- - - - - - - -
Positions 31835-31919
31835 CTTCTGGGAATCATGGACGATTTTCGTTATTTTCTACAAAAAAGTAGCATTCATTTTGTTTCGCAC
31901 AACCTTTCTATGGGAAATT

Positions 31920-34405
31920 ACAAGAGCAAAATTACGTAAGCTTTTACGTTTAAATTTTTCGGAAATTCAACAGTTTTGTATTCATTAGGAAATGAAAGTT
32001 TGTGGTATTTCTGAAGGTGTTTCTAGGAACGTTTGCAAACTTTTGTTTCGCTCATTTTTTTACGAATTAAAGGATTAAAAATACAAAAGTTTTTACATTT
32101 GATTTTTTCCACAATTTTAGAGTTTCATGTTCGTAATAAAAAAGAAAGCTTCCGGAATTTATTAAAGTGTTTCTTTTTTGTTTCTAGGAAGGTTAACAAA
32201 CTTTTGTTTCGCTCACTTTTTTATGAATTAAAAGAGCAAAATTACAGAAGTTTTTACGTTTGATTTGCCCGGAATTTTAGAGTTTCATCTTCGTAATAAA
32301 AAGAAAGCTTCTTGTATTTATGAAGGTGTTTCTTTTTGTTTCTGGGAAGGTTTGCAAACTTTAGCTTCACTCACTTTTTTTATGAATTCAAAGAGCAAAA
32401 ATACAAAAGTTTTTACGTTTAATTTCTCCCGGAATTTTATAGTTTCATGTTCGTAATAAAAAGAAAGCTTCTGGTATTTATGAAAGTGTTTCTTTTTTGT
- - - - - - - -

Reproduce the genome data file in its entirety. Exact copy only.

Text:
Positions 31835-31919
31835 CTTCTGGGAATCATGGACGATTTTCGTTATTTTCTACAAAAAAGTAGCATTCATTTTGTTTCGCAC
31901 AACCTTTCTATGGGAAATT

Positions 31920-34405
31920 ACAAGAGCAAAATTACGTAAGCTTTTACGTTTAAATTTTTCGGAAATTCAACAGTTTTGTATTCATTAGGAAATGAAAGTT
32001 TGTGGTATTTCTGAAGGTGTTTCTAGGAACGTTTGCAAACTTTTGTTTCGCTCATTTTTTTACGAATTAAAGGATTAAAAATACAAAAGTTTTTACATTT
32101 GATTTTTTCCACAATTTTAGAGTTTCATGTTCGTAATAAAAAAGAAAGCTTCCGGAATTTATTAAAGTGTTTCTTTTTTGTTTCTAGGAAGGTTAACAAA
32201 CTTTTGTTTCGCTCACTTTTTTATGAATTAAAAGAGCAAAATTACAGAAGTTTTTACGTTTGATTTGCCCGGAATTTTAGAGTTTCATCTTCGTAATAAA
32301 AAGAAAGCTTCTTGTATTTATGAAGGTGTTTCTTTTTGTTTCTGGGAAGGTTTGCAAACTTTAGCTTCACTCACTTTTTTTATGAATTCAAAGAGCAAAA
32401 ATACAAAAGTTTTTACGTTTAATTTCTCCCGGAATTTTATAGTTTCATGTTCGTAATAAAAAGAAAGCTTCTGGTATTTATGAAAGTGTTTCTTTTTTGT